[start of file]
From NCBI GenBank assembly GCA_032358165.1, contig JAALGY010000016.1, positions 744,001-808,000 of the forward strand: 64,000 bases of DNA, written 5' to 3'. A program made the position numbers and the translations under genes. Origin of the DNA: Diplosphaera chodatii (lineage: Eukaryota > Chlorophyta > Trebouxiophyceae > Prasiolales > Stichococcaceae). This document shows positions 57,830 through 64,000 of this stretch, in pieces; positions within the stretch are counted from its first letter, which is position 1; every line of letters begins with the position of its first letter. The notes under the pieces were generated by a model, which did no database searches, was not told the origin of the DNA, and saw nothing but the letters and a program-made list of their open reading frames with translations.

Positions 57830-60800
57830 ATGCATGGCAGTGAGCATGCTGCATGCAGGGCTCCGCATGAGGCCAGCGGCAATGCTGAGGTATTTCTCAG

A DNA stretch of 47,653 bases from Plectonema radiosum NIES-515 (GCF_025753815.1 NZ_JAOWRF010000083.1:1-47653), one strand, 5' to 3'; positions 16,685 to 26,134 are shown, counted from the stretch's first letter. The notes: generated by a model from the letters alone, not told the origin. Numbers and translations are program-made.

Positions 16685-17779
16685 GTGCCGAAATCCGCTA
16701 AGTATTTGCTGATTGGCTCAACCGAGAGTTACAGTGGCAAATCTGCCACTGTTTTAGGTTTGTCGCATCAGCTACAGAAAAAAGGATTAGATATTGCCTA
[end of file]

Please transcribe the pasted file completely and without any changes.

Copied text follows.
From NCBI GenBank assembly GCA_032358165.1, contig JAALGY010000016.1, positions 744,001-808,000 of the forward strand: 64,000 bases of DNA, written 5' to 3'. A program made the position numbers and the translations under genes. Origin of the DNA: Diplosphaera chodatii (lineage: Eukaryota > Chlorophyta > Trebouxiophyceae > Prasiolales > Stichococcaceae). This document shows positions 57,830 through 64,000 of this stretch, in pieces; positions within the stretch are counted from its first letter, which is position 1; every line of letters begins with the position of its first letter. The notes under the pieces were generated by a model, which did no database searches, was not told the origin of the DNA, and saw nothing but the letters and a program-made list of their open reading frames with translations.

Positions 57830-60800
57830 ATGCATGGCAGTGAGCATGCTGCATGCAGGGCTCCGCATGAGGCCAGCGGCAATGCTGAGGTATTTCTCAG

A DNA stretch of 47,653 bases from Plectonema radiosum NIES-515 (GCF_025753815.1 NZ_JAOWRF010000083.1:1-47653), one strand, 5' to 3'; positions 16,685 to 26,134 are shown, counted from the stretch's first letter. The notes: generated by a model from the letters alone, not told the origin. Numbers and translations are program-made.

Positions 16685-17779
16685 GTGCCGAAATCCGCTA
16701 AGTATTTGCTGATTGGCTCAACCGAGAGTTACAGTGGCAAATCTGCCACTGTTTTAGGTTTGTCGCATCAGCTACAGAAAAAAGGATTAGATATTGCCTA